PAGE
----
There’s a lot to be said for keeping it local. Now more than ever, as it was found yesterday that horse meat containing a banned vetinary drug had entered the food chain from Britain.
“Six contaminated carcasses were shipped from Britain to France”
Traces of the substance phenylbutazone or bute, an anti-inflammatory drug were found, but it is not harmful in small doses. Six contaminated carcasses were shipped from Britain to France, and half had already been processed and is on its way to supermarkets. After previous scandals with our meat, such as the mad-cow and foot-and-mouth disease, it’s a wonder our neigh-bours across the sea still accept our exports.
In France the meat was much less common and considered working-class fare. Now though, it seems they want to see what all the fuss is about. French equine butchers have seen a 15% rise in profits – they still enjoy eating horses for courses but they want it drug-free. Here there has been curiosity about it too, Findus beef “100% horse” lasagne was being sold for £70 on E-bay before sellers were reigned-in.
Although we have shouted about it til we’re horse, many people have already consumed vetinary drugs recreationally – ketamine (K), a tranquiliser causing incontinence, remains popular with 200 000 using it last year, according to the Crime Survey for England and Wales. I once saw someone hallucinating with it, hiding under a table, in another world. Perhaps this scandal will affect its popularity.
We already knew ready-meals were bad for us, being high in sugar and salt, but maybe more people will cook from scratch now. I was not caught up in the hype – you never really know whether suppliers have horsed around with your bolog-neihse when when you eat processed food anyway. I was not surprised that products were beefed up. Then we discovered we’d really been an ass buying cheap meat as donkey was found. Animal DNA kit manufacturers must be ass-tounded by the sales increases.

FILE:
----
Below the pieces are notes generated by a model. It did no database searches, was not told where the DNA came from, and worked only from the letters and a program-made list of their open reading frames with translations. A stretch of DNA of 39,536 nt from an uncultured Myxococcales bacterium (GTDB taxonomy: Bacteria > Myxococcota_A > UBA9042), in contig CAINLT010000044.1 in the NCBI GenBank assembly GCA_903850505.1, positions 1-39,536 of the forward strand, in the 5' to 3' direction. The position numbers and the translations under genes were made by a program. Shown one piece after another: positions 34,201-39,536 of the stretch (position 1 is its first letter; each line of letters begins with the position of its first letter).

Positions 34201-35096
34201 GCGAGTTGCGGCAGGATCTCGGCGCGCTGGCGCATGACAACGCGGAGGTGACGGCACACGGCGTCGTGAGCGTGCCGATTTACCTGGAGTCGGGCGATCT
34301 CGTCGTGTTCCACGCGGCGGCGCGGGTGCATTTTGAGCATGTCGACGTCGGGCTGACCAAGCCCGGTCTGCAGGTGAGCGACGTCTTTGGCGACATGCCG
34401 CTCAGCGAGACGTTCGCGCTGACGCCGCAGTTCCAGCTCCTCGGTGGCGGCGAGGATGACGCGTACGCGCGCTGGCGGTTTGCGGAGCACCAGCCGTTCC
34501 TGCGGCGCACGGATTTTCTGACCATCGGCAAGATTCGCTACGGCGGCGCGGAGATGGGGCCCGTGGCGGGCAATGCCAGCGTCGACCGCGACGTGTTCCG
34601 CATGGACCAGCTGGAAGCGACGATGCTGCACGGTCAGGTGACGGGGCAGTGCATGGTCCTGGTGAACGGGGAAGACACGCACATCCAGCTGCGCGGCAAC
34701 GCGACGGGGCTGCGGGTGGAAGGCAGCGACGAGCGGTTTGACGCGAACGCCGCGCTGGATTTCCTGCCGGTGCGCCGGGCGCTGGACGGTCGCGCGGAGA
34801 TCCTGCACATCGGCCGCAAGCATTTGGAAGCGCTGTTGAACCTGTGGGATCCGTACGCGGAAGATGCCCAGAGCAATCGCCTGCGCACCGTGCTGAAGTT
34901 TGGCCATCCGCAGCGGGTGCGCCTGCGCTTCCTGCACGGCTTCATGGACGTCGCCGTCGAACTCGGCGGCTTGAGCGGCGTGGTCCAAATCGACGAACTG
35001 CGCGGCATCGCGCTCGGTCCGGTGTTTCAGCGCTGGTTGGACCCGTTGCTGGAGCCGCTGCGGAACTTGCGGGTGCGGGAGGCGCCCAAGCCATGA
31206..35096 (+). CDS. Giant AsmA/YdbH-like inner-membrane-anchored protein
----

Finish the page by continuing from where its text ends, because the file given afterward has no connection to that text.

An upshot of this is that people are supporting their local shops more – The National Federation of Meat and Food Traders reported a 15% increase in sales at independent butchers, as people turn to sources they can trust.
When I went to my local farm event this week most of the shoppers were interested in the meat, 100% from animals who roam free (less fat).
Reasons to support your local butchers and greengrocers:
1. It may be slightly more expensive, but you get what you pay for – food which is generally tasty, wholesome and organic. My friend and I found that prices were about the same as supermarket organic food, and some products were actually cheaper.
2. Small shops have a vested interest in providing quality products – they need the business, unlike supermarkets who need to get rid of a certain quota. There will always be enough customers for supermarkets, whereas independent stores have to work harder to keep their patrons.
3. By buying local, you’re supporting your community – the farmers, shop owners, and the local customers who rely on the convenience and quality just as you do. The profits go back into your area.
A friend gets a weekly vegetable box delivered which is filled by nearby farms. The products are full of flavour, ready-to-eat and a good size.
I have got into cooking recently and the extra time spent making meals from scratch is well worth it. Using fresh ingredients makes a healthier and tastier meal. Jamie Oliver recommends organic produce but recent studies indicate this is no more healthy or environmentally-friendly than standard varieties. They do taste better though, and you often get more for your money. His Ministry of Food book is inspiring in getting beginners to have a go. It’s easily accessible and he has made an effort to use simple, cheaper ingredients. I would recommend using truffle oil as a treat sometimes though – it adds a rich flavour.